independent

Wednesday 24 October 2018

Part of an Irish acting dynasty

Belinda Walsh meets with performer Máirín O'Donovan

COSTUMES, WIGS, MAKE UP, the smell of the greasepaint and the roar of the crowd was as normal a part of growing up as anything else for singer, dancer and somewhat reluctant actress Máirín O'Donovan. Born into a great acting and showbusiness dynasty, she is the daughter of the much admired and talented actor and comedian, the late Frank O'Donovan who toured in England and for decades in Ireland with his own 'Fitup' Company.

But her father is best remembered for playing the lovable character, Batty Brennan for 10 years in Ireland's very first T.V. soap, the 'Riordans'. Máirín's mother, the late Kitty McMahon was also an actress and her parents meet and fell in love doing a show in London.

Her uncle was the well-known actor Harry O'Donovan who worked alongside Jimmy O'Dea for many years and her grandparents, Francoise and Rose McMahon were also thespians and all-round entertainers.

Máirín O'Donovan was born in Mount Merrion in Dublin but has been a Wicklow resident for many years. Her earliest childhood memories are of saying goodbye to her showbiz parents as ' they were always off working'. She was brought up until the age of 10 by her aunt Eliza in Skerries, but spent the school holidays along with her older sister Derry, touring with her parents, and the 'Frank O'Donovan Show' or the 'Dublin Follies'. Máirín shares some of her memories. ' There was always a lot of excitement watching my parents dressing up and I remember my sister and I would get up to all kinds of mischief taking things we shouldn't and wearing them outside in the street. My parents also taught drama to students who came to them and I can tell you they were pretty hard taskmasters.'

In the Ireland of the 1930s, '40s and '50s with no television, these touring companies were a popular source of entertainment in the towns and villages where their plays and concert parties were welcomed with open arms. Mairin explains, ' There was about 15 or so touring 'Fit-up' companies doing the same melodramas around the country. We came into a ballroom or hall and did everything. We put up the stage, did the lighting, the sound, the curtains, the chairs, the piano, the whole lot. The townspeople would actually request a certain play and you daren't put a word wrong in those plays because wherever you went everyone would know the script by heart.'

While touring in Ireland in the ' 40s her father Frank O'Donovan began writing songs, some of which became famous such as 'On the One Road' which was chosen by the army as their official song and translated into Irish. Other songs like ' Sitting on the Bridge below the Town' and 'Little White Cross' and many others were taken up by well-known artists like ' The Wolfe Tones' and played all over the world.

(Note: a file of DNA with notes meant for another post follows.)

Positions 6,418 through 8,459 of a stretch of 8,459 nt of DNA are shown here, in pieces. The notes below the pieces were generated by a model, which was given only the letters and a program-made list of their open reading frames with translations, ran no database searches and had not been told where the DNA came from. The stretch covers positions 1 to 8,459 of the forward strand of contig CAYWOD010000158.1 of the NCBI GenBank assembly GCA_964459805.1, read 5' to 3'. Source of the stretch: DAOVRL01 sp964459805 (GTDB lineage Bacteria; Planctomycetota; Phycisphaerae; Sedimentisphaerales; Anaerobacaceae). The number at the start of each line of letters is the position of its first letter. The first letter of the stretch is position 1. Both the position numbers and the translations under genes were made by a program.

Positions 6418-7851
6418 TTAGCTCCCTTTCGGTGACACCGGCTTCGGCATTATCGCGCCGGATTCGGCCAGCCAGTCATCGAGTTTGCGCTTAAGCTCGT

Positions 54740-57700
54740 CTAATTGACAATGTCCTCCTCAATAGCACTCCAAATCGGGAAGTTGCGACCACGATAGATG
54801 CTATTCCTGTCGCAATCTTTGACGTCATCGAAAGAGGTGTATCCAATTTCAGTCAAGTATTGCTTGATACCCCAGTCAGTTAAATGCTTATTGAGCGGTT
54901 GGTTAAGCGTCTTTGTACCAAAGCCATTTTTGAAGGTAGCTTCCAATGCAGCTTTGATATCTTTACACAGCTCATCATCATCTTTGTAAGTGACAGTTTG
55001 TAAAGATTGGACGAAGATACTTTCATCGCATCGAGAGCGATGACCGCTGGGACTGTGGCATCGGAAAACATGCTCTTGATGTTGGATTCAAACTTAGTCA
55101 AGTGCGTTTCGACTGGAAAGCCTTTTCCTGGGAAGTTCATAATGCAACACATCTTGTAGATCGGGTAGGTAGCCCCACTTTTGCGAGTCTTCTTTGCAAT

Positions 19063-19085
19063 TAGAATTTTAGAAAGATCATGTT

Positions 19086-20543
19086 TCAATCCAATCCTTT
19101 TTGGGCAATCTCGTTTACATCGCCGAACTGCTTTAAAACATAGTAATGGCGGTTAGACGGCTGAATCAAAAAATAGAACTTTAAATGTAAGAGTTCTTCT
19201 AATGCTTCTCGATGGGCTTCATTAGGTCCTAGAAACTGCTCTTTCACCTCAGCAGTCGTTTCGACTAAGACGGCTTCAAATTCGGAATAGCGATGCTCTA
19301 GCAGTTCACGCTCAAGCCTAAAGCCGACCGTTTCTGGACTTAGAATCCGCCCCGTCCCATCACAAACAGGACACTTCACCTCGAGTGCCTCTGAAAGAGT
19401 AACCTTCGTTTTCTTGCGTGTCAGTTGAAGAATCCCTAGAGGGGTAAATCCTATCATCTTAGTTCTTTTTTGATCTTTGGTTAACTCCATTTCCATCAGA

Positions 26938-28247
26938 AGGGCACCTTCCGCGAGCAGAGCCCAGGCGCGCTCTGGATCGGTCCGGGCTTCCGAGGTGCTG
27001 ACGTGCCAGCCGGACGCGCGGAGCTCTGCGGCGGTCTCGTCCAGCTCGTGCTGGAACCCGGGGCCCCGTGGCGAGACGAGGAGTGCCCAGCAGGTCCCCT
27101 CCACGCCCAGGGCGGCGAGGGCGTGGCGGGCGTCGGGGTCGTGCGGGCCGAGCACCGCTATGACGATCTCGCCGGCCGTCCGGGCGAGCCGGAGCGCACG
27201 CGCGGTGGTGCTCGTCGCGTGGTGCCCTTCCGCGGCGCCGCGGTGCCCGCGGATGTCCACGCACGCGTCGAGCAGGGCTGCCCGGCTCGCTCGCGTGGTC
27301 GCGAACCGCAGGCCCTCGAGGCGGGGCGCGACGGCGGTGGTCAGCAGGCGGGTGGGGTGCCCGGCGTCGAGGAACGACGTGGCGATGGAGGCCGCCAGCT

Máirín describes her father as easy-going, a very gentle person and has fond memories of him writing away on his songs. She also remembers with laughter the first role he made her play.

'Any child in a "Fit-up" company ends up playing the part of ' little Willy', a small child who dies in the well-known melodrama "East Lyne". I was no exception and when I got too big I remember having to scrunch my legs up under my chin and put on a squeaky voice.' She says laughing joyously, then adds in a tiny squeaky voice, ' Mother, I can see the angels coming!' She laughs with tears in her eyes at the memory.

A natural born performer, Máirín loved playing small parts during the school holidays in the company and couldn't wait to do bigger roles. Although she knew the nuns in the Loreto on the Green, where she was a boarder, would have preferred to keep her out of showbusiness, she also found she had to convince her parents to let her be part of this life. ' My parents did their best to try and talk me out of the theatre and steer me in other directions. But I wanted in and I was determined. I remember wondering why they were trying to chuck me out of it. I didn't think of it all as some great art, it was the family business and I didn't want to be pushed away.'

Máirín was 17 before she got her first serious singing and acting role playing the part of Lily in the Walter Macken play, 'Home is the Hero' -a story about a family set in Galway. She toured all around Ireland with this play and enjoyed being a full-time entertainer. 'It was a very nice life being on tour. As soon as the hard work was done setting up, we could relax and rehearse late in the morning, have long leisurely lunches and free afternoons before the show that night. We were self-sufficient, everybody got paid and we could live on the money, even put a little by.'